“Since 2014, they (the school administration) have been talking with us and requested our assistance if we could give land to informal settlers for their relocation in Nivel Hills.  And now we offer that.  I already have authority from the Provincial Board to enter into that agreement, to help those who will be affected by the construction of the (new) building,” he said.

FOUR BUILDINGS

According to Dean Corro, four buildings were due for construction in UP’s lot in Lahug  but plans were held back because the area was occupied by illegal settlers.

She said contracts have already been awarded for a new high school building in 2013, an extension facility in 2014, and a business management building in 2015.

Yesterday, UP security guards and personnel were all set to mark out boundaries prior to installing  a “temporary fence.”

Asked about the city’s requirement for a permit, the dean responded: “Did they (informal settlers here) ask for a fencing permit? We have  papers, the title of the land.”

With a new year dawning, Cebu City officials are hard pressed to meet a short-term deadline to help evacuees who have to move out of the Lahug Elementary School before classes resume on Jan. 4.

Prospects of a long-term solution for their relocation or house rebuilding depends on how smoothly discussions go with residents, UP Cebu, barangay Lahug, City Hall and the Province of Cebu.

The crisis management is taking place during the 60-day suspension of Cebu City Mayor Michael Rama, who is usually hands-on in dealing with any major city problem.

‘If we fence it, that’s rubbing salt into a wound,” said Acting Mayor Labella in an interview.

“This is a holiday season.  So I admonished them to just be patient. We are not closing the doors for discussion. Let us first address teh concerns of the victims.”

During the verbal confrontation at the fire site, City Administrator Mercado started by asking the dean what she was doing at the site. The dean said they were laying out the boundaries.

The Cebu City government sets up tents at the fire site in Lahug after bulldozing and clearing out debris for plans to re-block the area for residents. (CDN PHOTO/TONEE DESPOJO)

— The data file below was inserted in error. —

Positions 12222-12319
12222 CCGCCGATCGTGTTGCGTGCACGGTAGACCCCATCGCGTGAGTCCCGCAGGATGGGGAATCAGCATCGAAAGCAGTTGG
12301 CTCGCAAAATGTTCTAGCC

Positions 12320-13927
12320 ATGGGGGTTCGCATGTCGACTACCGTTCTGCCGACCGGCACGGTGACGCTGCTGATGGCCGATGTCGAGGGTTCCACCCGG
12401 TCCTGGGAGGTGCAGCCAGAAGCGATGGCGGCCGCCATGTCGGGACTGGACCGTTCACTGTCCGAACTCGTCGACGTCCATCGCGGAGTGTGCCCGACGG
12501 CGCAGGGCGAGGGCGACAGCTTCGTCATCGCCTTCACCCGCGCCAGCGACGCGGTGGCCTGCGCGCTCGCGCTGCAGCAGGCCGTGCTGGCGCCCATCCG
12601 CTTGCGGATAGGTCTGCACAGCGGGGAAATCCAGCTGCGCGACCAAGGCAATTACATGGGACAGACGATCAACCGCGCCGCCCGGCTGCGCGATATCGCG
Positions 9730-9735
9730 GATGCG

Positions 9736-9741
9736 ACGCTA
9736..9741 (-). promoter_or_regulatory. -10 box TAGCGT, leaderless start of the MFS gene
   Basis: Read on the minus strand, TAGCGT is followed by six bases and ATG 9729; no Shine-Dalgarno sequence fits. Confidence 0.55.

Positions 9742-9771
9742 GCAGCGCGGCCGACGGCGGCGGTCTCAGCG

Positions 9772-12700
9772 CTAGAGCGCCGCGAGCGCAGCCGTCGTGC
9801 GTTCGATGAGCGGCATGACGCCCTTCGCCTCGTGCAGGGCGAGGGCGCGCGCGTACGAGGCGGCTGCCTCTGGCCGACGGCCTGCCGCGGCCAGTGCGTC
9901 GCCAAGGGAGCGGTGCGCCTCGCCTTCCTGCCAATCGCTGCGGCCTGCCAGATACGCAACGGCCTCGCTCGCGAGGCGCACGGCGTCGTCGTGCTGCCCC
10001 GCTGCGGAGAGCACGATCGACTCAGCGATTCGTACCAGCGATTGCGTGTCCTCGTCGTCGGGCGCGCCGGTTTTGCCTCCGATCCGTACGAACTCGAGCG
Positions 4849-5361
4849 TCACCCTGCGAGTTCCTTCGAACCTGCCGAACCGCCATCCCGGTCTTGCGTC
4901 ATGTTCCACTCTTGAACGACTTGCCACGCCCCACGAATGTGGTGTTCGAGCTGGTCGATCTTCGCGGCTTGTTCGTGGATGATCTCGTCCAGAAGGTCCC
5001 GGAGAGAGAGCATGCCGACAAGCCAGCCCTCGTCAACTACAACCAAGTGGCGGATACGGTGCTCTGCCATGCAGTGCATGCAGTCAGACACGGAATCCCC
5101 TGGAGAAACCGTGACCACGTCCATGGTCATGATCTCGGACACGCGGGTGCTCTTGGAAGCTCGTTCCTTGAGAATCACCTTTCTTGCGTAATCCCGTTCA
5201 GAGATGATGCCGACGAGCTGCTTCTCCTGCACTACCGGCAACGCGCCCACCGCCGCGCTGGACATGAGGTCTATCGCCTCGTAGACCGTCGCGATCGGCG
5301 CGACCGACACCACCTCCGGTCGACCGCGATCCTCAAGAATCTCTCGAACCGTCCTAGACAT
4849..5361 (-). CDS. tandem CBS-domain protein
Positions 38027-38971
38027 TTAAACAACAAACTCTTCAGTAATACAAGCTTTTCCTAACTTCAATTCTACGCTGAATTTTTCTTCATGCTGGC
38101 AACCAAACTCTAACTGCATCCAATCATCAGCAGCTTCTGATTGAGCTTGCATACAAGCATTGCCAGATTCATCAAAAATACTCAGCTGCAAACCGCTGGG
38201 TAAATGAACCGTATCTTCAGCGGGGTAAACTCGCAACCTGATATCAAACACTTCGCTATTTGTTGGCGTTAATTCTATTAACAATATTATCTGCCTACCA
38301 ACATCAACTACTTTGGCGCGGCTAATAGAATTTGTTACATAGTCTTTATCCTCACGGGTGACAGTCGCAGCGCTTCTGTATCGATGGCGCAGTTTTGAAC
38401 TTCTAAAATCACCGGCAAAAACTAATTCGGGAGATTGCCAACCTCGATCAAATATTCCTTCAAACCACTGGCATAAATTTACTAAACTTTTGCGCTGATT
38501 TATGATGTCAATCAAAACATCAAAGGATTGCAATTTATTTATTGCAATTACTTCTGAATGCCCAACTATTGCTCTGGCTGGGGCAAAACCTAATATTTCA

The Cebu City government sets up tents at the fire site in Lahug after bulldozing and clearing out debris for plans to re-block the area for residents. (CDN PHOTO/TONEE DESPOJO)

“Actually we wrote a letter to Acting Mayor Labella asking for  coordination. Our architect and engineer went to City Hall on Dec. 28 but no one entertained them. They went to the Office of the Building Official, and we wrote a letter asking for coordination. No one replied,” she said.

Roselle of DWUP said the school should have talked with the people first because they are the ones mainly affected by the calamity.

The dean said she already did that by visiting fire victims in the Lahug Elementary School in the presence of Lahug barangay officials,  to show the land title and explain UP’s long-delayed expansion plans as well as the offer for a relocation site.

Residents don’t want that, said Domindaor Cafe, legal counsel of the Lahug Central Home Owners association.

Some residents witnessing the verbal exchange shouted that they don’t want to be relocated and that they want to return to sitio Avocado.

Cafe said some residents went to Nivel Hills and found it “not livable”.  Dean Corro said several public school teachers were living there.

“Pwede sa mga maestra sa PPSTA. Di pwede sa inyo? That is exactly the area where the PPSTA is. You have a lot of money in Cebu City. If that is not enough for you, why don’t you develop the site?” she said.

In a separate interview, the dean said she was confused about Cebu city government’s role in the post-fire situation and their reluctance to sit down with the school to find a win-win solution.

“If only the city and barangay officials can agree with each other, UP Cebu should not be placed in between and caught in the crossfire.  The people in Lahug should not also be placed in between because of all the bickering,” she told CDN.

“We are just looking for a long-term solution for the informal settlers.  We were the ones who asked the help of the province for a relocation site.  Let the city develop the site; it is habitable.”